Managers of HealthCare.gov are acting on theassumption that the Affordable Care Act public exchange system willstill be selling individual and small-group health insurance coverage in 2019.

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The agency that runs HealthCare.gov posted a draft letter to 2019 HealthCare.gov planissuers Monday.

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The agency, the Center for Consumer Information and InsuranceOversight (CCIIO), also posted a draft description of the health plan ratefiling deadlines for 2019 individual and small-group plans, and aproposed 2018 filing deadline summary sheet.

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HealthCare.gov should continue to work pretty much the same wayin 2019, officials say.

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If the draft schedule is correct:

  • Issuers will apply to sell 2019 plans from May 9, 2018, throughJune 20, 2018.

  • The 2019 plan rates will be due July 25, 2018.

  • The 2019 rates will go live on the RateReview.HealthCare.govwebsite Aug. 1, 2018.

  • The open enrollment period for 2019 individual major medicalplans will start Nov. 1, 2018.

In several places in the draft letter for 2019, officialssuggest that readers can get more information by looking in the2018 letter.

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Samara Lorenz, the director of the CCIIO oversight group, islisted as the author of the draft description of the rate filingdeadlines for the 2019 plans. She has also taken responsibility forsending out similar notices for CCIIO since at least 2015.

President Trump

President Donald Trump has proposed repealing and replacing theAffordable Care Act, but he has not talked directly about thefuture of the ACA public exchange system.

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Many of the Republican proposals for changing or replacing thecurrent ACA major medical insurance rules and programs would leavethe exchange system in place.

The Affordable Care Act: A brief history

The ACA created a system of "health insurance exchange"programs, or web-based health insurance supermarkets, in an effortto make buying individual and small-group commercial healthinsurance as easy as buying a book from Amazon.com.

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Continued on next page >>>

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Exchange programs began selling coverage Oct. 1, 2013, and thefirst policies sold took effect Jan. 1, 2014.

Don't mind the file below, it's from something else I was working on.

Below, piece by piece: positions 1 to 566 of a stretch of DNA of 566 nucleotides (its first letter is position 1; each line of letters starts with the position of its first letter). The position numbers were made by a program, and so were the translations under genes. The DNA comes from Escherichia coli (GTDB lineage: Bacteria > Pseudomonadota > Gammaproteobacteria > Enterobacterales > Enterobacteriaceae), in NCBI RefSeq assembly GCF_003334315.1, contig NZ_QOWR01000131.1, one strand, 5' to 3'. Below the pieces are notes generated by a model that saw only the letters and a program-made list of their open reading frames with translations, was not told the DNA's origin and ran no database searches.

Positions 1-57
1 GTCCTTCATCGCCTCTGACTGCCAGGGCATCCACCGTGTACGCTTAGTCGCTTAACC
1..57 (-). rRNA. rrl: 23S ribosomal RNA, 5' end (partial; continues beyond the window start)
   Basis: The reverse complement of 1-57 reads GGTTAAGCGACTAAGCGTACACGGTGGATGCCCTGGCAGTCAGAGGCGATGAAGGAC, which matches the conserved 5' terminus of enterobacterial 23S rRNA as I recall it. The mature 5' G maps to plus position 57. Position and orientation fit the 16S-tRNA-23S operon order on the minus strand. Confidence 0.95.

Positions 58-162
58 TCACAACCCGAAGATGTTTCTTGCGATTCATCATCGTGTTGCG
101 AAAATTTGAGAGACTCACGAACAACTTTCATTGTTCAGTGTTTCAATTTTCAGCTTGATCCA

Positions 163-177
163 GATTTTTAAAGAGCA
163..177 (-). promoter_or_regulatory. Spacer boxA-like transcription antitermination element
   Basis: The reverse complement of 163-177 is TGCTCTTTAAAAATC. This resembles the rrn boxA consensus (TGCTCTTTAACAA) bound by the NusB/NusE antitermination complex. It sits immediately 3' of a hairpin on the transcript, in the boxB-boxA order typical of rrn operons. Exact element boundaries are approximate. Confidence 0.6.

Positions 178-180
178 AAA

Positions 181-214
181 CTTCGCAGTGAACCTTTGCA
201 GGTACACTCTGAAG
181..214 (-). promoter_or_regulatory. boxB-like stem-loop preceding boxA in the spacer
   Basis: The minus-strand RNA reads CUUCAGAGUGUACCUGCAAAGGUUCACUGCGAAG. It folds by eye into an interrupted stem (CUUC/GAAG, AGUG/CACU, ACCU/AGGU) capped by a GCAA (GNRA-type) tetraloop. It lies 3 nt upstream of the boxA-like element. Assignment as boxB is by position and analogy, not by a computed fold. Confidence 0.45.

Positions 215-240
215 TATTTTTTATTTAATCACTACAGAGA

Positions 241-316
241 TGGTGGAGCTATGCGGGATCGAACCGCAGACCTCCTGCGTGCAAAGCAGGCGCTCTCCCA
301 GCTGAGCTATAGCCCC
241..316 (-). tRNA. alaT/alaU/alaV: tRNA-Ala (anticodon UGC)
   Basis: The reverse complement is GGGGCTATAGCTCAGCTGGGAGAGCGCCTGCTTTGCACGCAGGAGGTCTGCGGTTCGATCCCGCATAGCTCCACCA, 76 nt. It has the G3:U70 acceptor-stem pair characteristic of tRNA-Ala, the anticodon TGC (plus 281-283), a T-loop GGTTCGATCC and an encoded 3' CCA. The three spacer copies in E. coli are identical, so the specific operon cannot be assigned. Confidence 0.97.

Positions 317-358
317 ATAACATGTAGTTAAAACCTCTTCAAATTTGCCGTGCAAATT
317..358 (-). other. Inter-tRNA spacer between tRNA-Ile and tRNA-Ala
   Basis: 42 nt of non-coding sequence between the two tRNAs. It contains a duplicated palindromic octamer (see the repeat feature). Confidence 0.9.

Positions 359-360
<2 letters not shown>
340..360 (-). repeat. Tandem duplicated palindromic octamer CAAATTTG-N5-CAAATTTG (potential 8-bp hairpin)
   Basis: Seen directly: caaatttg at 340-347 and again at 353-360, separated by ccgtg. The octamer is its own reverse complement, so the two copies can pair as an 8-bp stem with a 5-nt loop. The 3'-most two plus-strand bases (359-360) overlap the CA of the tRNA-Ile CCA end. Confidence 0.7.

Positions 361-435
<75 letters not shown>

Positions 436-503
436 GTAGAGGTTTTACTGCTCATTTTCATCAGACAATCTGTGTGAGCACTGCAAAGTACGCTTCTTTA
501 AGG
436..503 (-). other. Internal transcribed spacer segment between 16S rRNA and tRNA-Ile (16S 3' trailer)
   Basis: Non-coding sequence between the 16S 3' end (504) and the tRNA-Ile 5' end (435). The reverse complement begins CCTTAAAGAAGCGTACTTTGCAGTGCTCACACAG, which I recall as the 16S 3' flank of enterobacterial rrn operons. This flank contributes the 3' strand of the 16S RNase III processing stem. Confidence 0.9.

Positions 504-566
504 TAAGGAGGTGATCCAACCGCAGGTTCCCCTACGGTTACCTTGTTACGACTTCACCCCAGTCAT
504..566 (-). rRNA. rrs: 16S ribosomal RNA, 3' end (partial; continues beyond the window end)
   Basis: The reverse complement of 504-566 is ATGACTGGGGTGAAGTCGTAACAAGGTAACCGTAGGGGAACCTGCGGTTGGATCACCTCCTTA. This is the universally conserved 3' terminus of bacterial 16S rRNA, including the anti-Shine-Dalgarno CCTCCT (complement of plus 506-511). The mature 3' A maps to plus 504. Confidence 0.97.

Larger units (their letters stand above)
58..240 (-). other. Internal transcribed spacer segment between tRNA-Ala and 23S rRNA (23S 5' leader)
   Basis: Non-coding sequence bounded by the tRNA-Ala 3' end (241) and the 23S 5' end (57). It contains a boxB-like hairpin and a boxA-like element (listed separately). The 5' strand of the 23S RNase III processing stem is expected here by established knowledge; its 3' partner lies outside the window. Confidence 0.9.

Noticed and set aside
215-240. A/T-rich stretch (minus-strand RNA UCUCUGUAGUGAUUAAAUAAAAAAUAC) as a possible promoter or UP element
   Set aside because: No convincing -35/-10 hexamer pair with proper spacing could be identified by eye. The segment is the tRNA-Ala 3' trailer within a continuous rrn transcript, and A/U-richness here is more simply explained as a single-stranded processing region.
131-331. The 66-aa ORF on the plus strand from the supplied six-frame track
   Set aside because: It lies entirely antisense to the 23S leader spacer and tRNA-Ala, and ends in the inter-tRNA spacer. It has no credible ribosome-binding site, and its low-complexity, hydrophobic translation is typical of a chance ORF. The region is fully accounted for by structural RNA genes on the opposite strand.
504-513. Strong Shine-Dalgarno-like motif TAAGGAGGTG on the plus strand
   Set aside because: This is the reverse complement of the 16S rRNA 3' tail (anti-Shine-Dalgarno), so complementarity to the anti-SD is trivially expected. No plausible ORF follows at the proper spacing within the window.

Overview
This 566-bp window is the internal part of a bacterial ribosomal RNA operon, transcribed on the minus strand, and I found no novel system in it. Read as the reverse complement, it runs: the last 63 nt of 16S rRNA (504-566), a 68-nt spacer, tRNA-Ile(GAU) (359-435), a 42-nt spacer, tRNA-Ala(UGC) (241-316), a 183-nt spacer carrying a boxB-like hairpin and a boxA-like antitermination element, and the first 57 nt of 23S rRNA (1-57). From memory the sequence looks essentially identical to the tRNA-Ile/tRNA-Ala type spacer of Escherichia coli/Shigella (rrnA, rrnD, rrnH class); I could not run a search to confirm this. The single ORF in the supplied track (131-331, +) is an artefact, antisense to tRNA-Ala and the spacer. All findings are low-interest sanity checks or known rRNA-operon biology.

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Drafters of the ACA assumed most states would run their ownexchange programs.

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The U.S. Department of Health and Human Services (HHS) set upHealthCare.gov to provide ACA exchange plan enrollment and accountadministration services for states that were unwilling or unable toset up their own ACA exchange programs. HealthCare.gov now runs orsupports the public exchange programs for 39 states.

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The Centers for Medicare and Medicaid Services (CMS) is the HHSdivision in charge of HealthCare.gov and other ACA rules andprograms that affect the commercial health insurance market.

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CMS set up CCIIO to take charge of running the ACA commercialhealth insurance programs and enforcing the ACA commercial healthinsurance rules.

Proposed 2019 changes

CCIIO says it will probably eliminate the current effort torequire that any new HealthCare.gov plans introduced in amarket be meaningfully different from other plans already availablein the same market.

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Some health policy watchers say offering too many choices canconfuse consumers, but CMS officials argued in a draft 2019parameters notice that HealthCare.gov is now suffering from havingtoo few choices in many markets, not too many choices.

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CCIIO also wants to change the threshold it uses to determinewhen a health plan issuer must explain a premium increase.

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In the past, issuers had to explain any increase 10%. Startingin 2019, CCIIO may increase the increase explanation threshold to15%.

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CCIIO says it will also try to make life easier for the webbrokers that want to help customers apply directly for AffordableCare Act advance premium tax credit subsidies when buying exchangeplans, and to make life easier for the agents and brokers that usethe web brokers' direct enrollment systems.

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CCIIO will let the web brokers choose the outside entities thatdecide whether the agents and brokers are qualified to use thedirect enrollment process, officials say.

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Letting an outside entity decide whether producers are ready touse the direct enrollment system should reduce the regulatoryburden on those producers, officials say.

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Allison Bell

Allison Bell, ThinkAdvisor's insurance editor, previously was LifeHealthPro's health insurance editor. She has a bachelor's degree in economics from Washington University in St. Louis and a master's degree in journalism from the Medill School of Journalism at Northwestern University. She can be reached at [email protected] or on Twitter at @Think_Allison.